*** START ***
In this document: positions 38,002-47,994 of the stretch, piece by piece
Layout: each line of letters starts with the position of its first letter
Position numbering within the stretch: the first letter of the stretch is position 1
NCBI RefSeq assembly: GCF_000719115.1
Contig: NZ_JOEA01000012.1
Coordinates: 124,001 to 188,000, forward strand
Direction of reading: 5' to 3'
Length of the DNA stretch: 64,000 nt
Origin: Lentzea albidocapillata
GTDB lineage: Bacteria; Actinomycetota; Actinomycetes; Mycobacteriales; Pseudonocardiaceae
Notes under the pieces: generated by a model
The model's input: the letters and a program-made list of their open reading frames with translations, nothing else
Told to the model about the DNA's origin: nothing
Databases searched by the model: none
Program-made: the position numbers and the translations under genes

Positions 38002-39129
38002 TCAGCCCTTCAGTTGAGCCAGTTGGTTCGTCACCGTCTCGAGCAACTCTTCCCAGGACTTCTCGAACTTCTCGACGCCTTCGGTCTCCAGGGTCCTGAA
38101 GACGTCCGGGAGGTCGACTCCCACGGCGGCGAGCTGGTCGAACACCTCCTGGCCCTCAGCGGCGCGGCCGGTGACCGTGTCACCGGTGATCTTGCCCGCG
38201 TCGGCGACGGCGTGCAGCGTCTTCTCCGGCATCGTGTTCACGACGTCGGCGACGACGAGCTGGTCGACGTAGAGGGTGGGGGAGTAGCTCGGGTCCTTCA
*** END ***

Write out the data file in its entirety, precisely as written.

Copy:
In this document: positions 38,002-47,994 of the stretch, piece by piece
Layout: each line of letters starts with the position of its first letter
Position numbering within the stretch: the first letter of the stretch is position 1
NCBI RefSeq assembly: GCF_000719115.1
Contig: NZ_JOEA01000012.1
Coordinates: 124,001 to 188,000, forward strand
Direction of reading: 5' to 3'
Length of the DNA stretch: 64,000 nt
Origin: Lentzea albidocapillata
GTDB lineage: Bacteria; Actinomycetota; Actinomycetes; Mycobacteriales; Pseudonocardiaceae
Notes under the pieces: generated by a model
The model's input: the letters and a program-made list of their open reading frames with translations, nothing else
Told to the model about the DNA's origin: nothing
Databases searched by the model: none
Program-made: the position numbers and the translations under genes

Positions 38002-39129
38002 TCAGCCCTTCAGTTGAGCCAGTTGGTTCGTCACCGTCTCGAGCAACTCTTCCCAGGACTTCTCGAACTTCTCGACGCCTTCGGTCTCCAGGGTCCTGAA
38101 GACGTCCGGGAGGTCGACTCCCACGGCGGCGAGCTGGTCGAACACCTCCTGGCCCTCAGCGGCGCGGCCGGTGACCGTGTCACCGGTGATCTTGCCCGCG
38201 TCGGCGACGGCGTGCAGCGTCTTCTCCGGCATCGTGTTCACGACGTCGGCGACGACGAGCTGGTCGACGTAGAGGGTGGGGGAGTAGCTCGGGTCCTTCA